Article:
Effect of non-conventional storage methods on external and internal egg qualities

  • Mohammed Y. Kurtu
  • Dereje Duressa
  • Alemu Yami
Keywords: Traditional Egg Storage, Changes in Egg Quality, Optimum Egg Storage Duration


To know and identify the traditional practices and generate relevant information on egg storage methods, a survey work was conducted in the East Wollega Zone of Ethiopia. The survey was carried out with a stratified sampling technique and a structured questionnaire using a total of 315 households (225 from rural and 90 from urban owning chickens) were purposefully selected. Two experiments, of similar experimental materials, procedures and designs were conducted at different time of the year (May and August) to evaluate these traditional storage methods at Haramaya University poultry farm. A factorial experiment of 2 by 5 with completely randomized design using storage containers and storage time as treatment was used. The storage times were 4, 6, 8, 12 and 20 days. Five most common egg storage containers were identified in the rural and urban areas of East Wollega. These storage methods include cartons, polyethen bags, baskets, clay pots and teff grain. The result further indicated that depending on the availability of the storage materials in the locality, 87 percent of the urban households (n = 90) store eggs in cartons and polyethene bags in order of availability. Seventy nine percent of the rural households (n = 225) ranked teff as the most common storage materials used followed by the basket and clay pots. Among the quality parameters considered, weight loss (%) and daily weight loss (%) of eggs were highly affected (P < 0.001) by storage containers, durations and their interactions during both experiments. The maximum weight loss was observed after storage period of 16 days for all containers. Polythene bags storage maintained minimum weight loss Vs the baskets at all stages of storage duration. Only storage durations had significant effects (P < 0.05) on the egg shell thickness during experiment I. Inconsistent but significant effect of storage durations was observed on the shell weight during experiment I, and weights of yolk and albumen during experiment II. Storage containers during experiment I, and storage durations during experiment II showed significant effects on albumen height and haugh unit values. Except polythene bags which had higher albumen height and haugh unit values, the other containers did not show significant variations for both parameters. The effect of storage duration on these parameters was linear with increasing storage duration; and higher beyond the 16 days of storage. Thus, it was concluded that using polyethylene bags and 16 days of storage could give the best result to store eggs among the traditional methods compared in this experiment.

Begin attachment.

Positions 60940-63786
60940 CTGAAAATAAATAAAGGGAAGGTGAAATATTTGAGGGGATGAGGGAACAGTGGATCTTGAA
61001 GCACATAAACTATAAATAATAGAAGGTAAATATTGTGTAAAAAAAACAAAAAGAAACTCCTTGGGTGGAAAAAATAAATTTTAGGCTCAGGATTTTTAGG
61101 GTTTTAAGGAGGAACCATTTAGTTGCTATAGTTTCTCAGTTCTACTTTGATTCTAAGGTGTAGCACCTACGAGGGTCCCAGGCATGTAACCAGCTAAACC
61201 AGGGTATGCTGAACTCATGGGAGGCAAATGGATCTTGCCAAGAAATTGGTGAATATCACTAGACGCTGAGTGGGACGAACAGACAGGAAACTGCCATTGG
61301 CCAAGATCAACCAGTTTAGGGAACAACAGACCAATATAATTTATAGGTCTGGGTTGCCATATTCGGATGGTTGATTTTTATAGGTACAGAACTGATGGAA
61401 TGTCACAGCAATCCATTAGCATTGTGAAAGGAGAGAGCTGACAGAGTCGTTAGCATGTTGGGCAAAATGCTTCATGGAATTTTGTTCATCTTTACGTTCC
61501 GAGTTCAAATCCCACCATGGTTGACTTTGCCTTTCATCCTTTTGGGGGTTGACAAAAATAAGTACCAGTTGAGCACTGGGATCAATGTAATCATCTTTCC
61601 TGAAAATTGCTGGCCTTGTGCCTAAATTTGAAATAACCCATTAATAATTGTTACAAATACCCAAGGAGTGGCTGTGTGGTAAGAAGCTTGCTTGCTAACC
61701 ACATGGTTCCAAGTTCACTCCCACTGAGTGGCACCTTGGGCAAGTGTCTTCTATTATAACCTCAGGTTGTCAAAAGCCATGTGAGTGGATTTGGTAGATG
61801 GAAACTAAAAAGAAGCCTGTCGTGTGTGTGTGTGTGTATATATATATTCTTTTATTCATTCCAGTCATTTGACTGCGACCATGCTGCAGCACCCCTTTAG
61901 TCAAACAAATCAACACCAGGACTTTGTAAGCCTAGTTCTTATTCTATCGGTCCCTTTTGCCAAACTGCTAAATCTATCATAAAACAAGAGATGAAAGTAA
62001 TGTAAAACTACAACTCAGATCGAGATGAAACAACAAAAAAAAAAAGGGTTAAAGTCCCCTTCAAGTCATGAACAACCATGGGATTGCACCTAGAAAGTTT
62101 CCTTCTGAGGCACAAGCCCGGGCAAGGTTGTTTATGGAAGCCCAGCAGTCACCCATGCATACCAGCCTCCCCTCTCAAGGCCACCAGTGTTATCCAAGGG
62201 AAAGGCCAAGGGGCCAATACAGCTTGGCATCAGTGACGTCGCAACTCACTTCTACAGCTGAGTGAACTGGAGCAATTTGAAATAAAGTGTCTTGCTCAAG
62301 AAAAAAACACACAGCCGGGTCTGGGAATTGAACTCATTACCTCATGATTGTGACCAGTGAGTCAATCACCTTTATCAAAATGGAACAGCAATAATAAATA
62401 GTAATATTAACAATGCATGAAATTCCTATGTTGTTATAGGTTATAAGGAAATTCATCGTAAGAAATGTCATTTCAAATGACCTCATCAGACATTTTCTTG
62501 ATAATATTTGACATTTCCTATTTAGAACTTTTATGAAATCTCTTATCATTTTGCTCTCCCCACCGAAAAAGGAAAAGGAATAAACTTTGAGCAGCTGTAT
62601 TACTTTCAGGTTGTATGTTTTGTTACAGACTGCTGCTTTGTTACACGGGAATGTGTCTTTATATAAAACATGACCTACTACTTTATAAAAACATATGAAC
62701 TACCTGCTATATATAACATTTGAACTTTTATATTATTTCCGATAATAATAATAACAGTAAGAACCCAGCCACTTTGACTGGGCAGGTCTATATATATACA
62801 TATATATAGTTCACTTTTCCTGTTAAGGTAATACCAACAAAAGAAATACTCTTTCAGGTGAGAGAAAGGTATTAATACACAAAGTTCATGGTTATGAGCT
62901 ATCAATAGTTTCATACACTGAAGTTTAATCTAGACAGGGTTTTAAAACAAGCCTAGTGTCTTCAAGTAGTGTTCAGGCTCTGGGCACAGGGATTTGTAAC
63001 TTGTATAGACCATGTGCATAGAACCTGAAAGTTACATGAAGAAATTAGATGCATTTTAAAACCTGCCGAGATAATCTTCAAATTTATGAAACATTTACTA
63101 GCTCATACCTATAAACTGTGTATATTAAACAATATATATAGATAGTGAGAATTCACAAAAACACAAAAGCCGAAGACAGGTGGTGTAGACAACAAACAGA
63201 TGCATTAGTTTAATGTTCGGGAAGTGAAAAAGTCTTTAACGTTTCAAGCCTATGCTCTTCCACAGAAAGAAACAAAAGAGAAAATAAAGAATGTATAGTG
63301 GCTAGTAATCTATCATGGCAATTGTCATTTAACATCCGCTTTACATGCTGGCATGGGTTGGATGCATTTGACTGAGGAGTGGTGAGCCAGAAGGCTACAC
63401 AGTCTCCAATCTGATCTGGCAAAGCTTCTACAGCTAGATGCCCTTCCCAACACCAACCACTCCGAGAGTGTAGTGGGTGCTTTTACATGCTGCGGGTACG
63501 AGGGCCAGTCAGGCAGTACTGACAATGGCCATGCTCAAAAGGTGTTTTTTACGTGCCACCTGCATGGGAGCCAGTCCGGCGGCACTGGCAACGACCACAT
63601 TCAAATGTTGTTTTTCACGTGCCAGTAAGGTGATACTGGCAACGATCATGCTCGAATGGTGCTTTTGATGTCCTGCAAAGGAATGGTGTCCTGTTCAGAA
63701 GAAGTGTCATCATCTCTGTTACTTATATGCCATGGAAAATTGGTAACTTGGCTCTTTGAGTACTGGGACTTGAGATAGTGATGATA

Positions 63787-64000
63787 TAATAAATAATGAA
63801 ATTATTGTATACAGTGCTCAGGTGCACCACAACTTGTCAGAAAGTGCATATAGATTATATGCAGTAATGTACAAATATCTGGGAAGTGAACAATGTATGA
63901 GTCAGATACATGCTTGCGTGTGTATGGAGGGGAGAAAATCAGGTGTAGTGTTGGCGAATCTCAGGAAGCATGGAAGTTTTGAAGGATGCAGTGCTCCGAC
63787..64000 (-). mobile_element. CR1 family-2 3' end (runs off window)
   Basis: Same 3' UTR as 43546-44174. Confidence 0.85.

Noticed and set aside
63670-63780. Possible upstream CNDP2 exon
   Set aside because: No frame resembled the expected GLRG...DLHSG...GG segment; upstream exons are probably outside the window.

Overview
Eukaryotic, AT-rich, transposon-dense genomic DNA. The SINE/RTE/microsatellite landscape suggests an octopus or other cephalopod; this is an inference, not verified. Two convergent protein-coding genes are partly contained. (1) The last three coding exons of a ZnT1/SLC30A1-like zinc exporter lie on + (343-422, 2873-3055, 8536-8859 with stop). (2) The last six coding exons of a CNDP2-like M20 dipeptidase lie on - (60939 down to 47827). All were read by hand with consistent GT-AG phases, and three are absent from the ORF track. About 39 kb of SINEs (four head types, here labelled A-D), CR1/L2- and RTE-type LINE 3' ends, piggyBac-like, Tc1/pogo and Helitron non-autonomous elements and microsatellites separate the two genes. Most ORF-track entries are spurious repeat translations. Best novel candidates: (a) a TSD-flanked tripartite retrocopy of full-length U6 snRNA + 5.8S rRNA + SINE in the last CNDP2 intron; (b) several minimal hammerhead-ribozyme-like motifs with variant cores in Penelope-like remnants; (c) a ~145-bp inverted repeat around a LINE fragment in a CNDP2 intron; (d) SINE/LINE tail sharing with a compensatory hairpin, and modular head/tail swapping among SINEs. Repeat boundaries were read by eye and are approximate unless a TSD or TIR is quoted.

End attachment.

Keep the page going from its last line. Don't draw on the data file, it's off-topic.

Keywords: Traditional Egg Storage; Changes in Egg Quality; Optimum Egg Storage Duration


Journal Identifiers

eISSN: 1992-0407